True confession: I’ve also become a podcast addict. There’s just so much access to news and to worlds beyond my own, again, right there on my phone. I can walk the dog for hours, just listening to my favourite podcasts, passing strangers who are doing the very same thing. The Daily, Red Man Laughing, S-Town, Black on the Air, On Being, Tapestry — I love this stuff.
Last month, the younger members of the worship planning team, who are in their twenties and thirties, suggested that we do a service on the blessings of technology. The message they wanted to convey is that technology isn’t all evil. There’s a lot that’s good about the global connectedness we’re witnessing.
While I’m not a big Facebook user, I’m so grateful that it connects me to friends and colleagues all over the world. In the old days, we had to wait months to hear from each other. Back then, long distance calls were so expensive. Thanks to social media, I’ve reconnected with old friends I thought I’d never see again.
My phone is a miracle— and a vice. I admit that it can be hard not to check emails constantly, and especially challenging not to Google every random question that crosses my mind. I can also let myself get oversaturated by the constant stream of current news. It can inspire me to action, but it can also crush my soul and leave me despondent. I need to be very careful. These are the things that can make me feel as though my life is overbooked and out of control.
People in the voluntary simplicity movement make a case for rejecting life based on high-consumption and materialistic lifestyles. They warn, “Ordinary Western-style consumption habits are degrading the planet,” and no doubt they are right. I admire anyone who has figured out how to step off the consumer merry-go-round or off the grid. But I think that seeking simplicity is more than just giving up stuff. It’s about the way in which we each interact with the world. It’s also about the clutter that exists in our minds.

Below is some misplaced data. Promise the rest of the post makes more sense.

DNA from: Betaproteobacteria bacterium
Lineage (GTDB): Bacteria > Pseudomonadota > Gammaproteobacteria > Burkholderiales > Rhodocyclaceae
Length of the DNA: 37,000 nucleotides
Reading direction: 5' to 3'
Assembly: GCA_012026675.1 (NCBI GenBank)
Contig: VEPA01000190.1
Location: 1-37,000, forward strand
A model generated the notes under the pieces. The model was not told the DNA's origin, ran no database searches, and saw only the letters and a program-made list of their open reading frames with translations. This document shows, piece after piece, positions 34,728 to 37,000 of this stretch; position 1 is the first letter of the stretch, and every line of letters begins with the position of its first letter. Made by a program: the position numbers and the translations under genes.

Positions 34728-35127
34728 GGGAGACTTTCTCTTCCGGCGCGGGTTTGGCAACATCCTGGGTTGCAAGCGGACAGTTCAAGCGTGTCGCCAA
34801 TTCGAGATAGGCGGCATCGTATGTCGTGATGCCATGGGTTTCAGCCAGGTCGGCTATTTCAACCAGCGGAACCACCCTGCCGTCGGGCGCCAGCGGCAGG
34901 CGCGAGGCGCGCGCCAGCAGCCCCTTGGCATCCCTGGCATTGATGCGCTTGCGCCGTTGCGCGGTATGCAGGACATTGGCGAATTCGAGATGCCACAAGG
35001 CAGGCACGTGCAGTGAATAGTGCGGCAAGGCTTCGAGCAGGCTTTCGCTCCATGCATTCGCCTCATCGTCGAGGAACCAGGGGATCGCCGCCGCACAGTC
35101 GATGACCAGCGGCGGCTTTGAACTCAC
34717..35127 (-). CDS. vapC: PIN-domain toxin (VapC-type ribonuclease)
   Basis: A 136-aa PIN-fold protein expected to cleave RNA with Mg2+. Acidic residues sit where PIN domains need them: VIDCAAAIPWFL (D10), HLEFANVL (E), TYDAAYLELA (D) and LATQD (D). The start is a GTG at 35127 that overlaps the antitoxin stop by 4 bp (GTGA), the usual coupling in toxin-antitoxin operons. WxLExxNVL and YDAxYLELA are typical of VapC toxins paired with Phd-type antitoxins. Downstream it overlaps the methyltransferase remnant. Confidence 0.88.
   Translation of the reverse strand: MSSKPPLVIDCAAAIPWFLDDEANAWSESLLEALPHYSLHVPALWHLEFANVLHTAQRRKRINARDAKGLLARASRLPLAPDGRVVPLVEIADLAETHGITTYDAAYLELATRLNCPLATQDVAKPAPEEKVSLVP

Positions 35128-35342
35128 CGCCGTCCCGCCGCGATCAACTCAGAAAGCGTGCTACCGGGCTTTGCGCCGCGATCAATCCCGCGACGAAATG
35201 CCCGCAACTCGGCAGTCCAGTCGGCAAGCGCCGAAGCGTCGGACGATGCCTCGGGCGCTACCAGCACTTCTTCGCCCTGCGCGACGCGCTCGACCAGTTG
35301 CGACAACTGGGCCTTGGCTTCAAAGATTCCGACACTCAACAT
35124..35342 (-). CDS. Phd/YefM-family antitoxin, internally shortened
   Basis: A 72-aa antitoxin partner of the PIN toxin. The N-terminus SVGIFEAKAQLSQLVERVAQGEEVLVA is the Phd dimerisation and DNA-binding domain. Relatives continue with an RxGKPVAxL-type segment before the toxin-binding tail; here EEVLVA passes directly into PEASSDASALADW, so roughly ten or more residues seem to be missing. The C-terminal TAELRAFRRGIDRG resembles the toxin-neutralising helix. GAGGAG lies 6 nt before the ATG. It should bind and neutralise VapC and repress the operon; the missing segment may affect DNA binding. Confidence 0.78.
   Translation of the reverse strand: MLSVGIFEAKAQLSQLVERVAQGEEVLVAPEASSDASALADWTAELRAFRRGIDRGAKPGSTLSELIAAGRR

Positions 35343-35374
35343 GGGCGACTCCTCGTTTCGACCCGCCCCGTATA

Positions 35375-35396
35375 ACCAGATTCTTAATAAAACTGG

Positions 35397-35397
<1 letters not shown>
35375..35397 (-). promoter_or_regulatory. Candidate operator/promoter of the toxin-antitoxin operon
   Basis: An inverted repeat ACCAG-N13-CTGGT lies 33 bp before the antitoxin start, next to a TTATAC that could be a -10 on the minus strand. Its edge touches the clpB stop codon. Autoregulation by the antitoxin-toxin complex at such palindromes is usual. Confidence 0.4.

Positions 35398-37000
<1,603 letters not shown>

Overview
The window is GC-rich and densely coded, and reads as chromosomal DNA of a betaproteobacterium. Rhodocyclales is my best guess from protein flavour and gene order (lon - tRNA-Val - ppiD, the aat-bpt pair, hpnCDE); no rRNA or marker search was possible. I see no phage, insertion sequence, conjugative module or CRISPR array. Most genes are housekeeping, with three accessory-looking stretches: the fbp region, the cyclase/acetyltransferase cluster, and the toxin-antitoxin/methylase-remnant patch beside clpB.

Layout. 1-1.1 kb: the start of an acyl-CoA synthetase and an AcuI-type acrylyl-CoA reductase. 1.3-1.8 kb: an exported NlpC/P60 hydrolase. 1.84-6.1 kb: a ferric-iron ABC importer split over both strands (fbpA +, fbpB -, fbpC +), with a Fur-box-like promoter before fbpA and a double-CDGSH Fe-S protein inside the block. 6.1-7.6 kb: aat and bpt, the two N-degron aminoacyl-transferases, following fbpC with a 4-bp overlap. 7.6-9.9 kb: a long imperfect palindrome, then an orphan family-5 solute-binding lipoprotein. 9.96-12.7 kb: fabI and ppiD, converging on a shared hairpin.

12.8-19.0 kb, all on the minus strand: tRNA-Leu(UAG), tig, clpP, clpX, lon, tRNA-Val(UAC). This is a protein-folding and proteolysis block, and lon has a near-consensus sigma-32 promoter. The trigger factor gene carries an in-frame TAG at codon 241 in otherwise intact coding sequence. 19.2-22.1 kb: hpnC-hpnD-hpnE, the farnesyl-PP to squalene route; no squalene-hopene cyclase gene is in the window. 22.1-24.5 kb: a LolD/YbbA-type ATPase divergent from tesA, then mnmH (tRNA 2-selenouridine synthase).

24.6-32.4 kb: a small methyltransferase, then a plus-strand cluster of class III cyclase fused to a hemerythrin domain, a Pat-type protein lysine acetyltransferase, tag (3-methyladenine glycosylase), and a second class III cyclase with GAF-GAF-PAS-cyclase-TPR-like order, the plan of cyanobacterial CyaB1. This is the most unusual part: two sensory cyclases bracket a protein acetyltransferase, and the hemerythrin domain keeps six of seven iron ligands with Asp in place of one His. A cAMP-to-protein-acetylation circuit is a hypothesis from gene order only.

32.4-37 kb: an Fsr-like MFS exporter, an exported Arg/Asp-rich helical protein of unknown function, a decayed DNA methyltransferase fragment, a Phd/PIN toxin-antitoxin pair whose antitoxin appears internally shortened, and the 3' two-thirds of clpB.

Last week, our guest Rev. Helen McFadyen spoke about her own trials as an overfunctioner. Maybe it’s a trait that draws many of us into ministry. There’s a whole world of aching need out there and we want to respond. It’s hard for us to say “no” to anything. It’s hard not to feel we’ve got to take care of everything ourselves, because everyone else is too busy, too overwhelmed, or too tired.
People who overfunction often find themselves taking responsibility for other people’s problems, which ultimately translates into major stress for the overfunctioner. Who can possibly do it all? Meanwhile, the other person in the equation, the underfunctioner, can feel unneeded or perfectly content to be helpless. It’s like the child who’s learned that it isn’t really necessary to clean up after themselves. They know that if they wait long enough, their parent always does it for them. The overfunctioning parent, meanwhile, says to themselves, “If I don’t do it, it will never get done!” Believe me, there are times when both my spouse and I have taken turns being that overfunctioning parent. Ask our kids!
There are lots of reasons why an overfunctioner may feel responsible for everyone and everything. Maybe it’s feeling that you aren’t good enough unless you do it all. Maybe it’s a need for control. Maybe it’s anxiety that things might fail. The challenge for overfunctioners is to figure out how to be OK with being less responsible so that others can take on more responsibility and ownership.
I like to joke that I’m a recovering overfunctioner who has frequent relapses. I know that my life is greatly simplified when I let go and leave room for others to step in.
Simplify my life, please! Or maybe not…?
I feel so grateful to be able to do all the things I do to serve this community, to serve our movement nationally and internationally, and to be active in interfaith efforts. This is a rich time in my life. But I do think there is wisdom in remembering to seek out spiritual simplicity, to regularly sit still without distractions, to consider what is most essential in life, to think about the things that may be unnecessarily weighing us down. What are the things that are getting in our way, that are keeping us from living a simpler life?
On this flower communion Sunday, as we’ve each contemplated the flowers we’ve exchanged, I think of the beauty of these blossoms, how they call us to find joy in all things. I think of the children in my Montessori classroom who could take such exquisite care to observe a sunflower in all its mystery and splendour. I’m reminded that I need to return to that place of simple wonder now and again before I re-immerse myself in the constant demands of the world that surrounds me.
Yes! May we simply our lives. May we overfunction or underfunction less. May we narrow down our goals to what is manageable and truly important. But may we never give up on recognizing the challenges and the gifts of life’s complexity.
Amen. Blessed be. Namaste.